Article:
Nevada was also the only state with a Republican governor that opted to run its own exchange in 2014. Unfortunately, Nevada Health Link ran into crippling technical problems early in open enrollment and never fully recovered. In May 2014, shortly after the first open enrollment period ended, the Nevada exchange board unanimously agreed to switch to Healthcare.gov‘s enrollment platform but continue to exist as a supported state-based marketplace.
Nevada Medicaid/CHIP enrollment
Nevada’s acceptance of federal funding to expand Medicaid eligibility to 138 percent of poverty has played a significant role in reducing the state’s uninsured population.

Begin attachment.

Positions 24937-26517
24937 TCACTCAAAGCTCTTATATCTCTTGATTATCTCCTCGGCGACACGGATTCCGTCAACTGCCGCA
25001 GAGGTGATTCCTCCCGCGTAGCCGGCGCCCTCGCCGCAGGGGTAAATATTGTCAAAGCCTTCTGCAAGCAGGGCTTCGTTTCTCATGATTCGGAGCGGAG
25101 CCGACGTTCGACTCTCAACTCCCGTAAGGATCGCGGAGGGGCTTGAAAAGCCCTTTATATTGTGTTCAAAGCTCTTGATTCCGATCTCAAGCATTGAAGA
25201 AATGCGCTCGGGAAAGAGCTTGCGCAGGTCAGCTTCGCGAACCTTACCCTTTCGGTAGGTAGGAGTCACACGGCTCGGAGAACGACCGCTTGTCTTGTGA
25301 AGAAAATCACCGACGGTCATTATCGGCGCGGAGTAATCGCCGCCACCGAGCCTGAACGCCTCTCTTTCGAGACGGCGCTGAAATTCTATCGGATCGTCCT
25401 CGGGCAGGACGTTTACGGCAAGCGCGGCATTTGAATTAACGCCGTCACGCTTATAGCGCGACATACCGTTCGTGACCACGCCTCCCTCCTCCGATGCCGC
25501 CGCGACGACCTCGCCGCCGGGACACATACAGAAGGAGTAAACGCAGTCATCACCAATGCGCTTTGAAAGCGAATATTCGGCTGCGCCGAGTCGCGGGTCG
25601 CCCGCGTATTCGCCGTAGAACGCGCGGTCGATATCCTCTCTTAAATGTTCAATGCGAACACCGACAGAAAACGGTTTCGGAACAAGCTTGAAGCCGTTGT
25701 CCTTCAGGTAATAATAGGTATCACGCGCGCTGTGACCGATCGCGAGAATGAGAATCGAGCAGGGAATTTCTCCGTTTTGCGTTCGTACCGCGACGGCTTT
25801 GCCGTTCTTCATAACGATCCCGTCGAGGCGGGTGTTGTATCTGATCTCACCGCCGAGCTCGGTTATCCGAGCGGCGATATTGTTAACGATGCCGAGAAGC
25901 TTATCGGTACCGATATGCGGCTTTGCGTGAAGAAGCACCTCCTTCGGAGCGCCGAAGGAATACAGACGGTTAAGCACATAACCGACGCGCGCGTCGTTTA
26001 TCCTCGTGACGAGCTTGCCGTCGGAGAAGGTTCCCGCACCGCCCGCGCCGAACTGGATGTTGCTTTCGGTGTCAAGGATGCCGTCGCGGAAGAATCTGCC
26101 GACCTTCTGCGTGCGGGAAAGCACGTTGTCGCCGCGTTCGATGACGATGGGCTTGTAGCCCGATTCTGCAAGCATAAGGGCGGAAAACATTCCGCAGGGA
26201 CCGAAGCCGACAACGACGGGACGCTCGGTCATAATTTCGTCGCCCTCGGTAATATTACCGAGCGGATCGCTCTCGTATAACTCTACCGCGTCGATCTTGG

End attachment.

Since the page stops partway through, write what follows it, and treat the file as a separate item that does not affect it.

Enrollment in Medicaid is year-round, so that number continues to change, making an ever-growing dent in the state’s uninsured rate.
Medicare enrollment in Nevada
Historically, 86 percent of Nevada Medicare recipients qualify for coverage based on age alone – slightly higher than the national average (84 percent) – and 14 percent qualify as the result of a disability.
Nevada Medicare recipients who want additional benefits beyond what original Medicare offers may choose a Medicare Advantage plan instead of traditional coverage. Nearly 34 percent select a Medicare Advantage plan in Nevada, whereas 31 percent of all Medicare recipients are enrolled in a Medicare Advantage plan.
Medicare Part D plans are also an option for Nevada Medicare beneficiaries who want to stand-alone prescription drug coverage. About 60 percent of Nevada Medicare enrollees also have a stand-alone Rx plan compared with 45 percent of all Medicare enrollees.
State-based health reform legislation
Here’s a summary of recent Nevada bills related to health reform: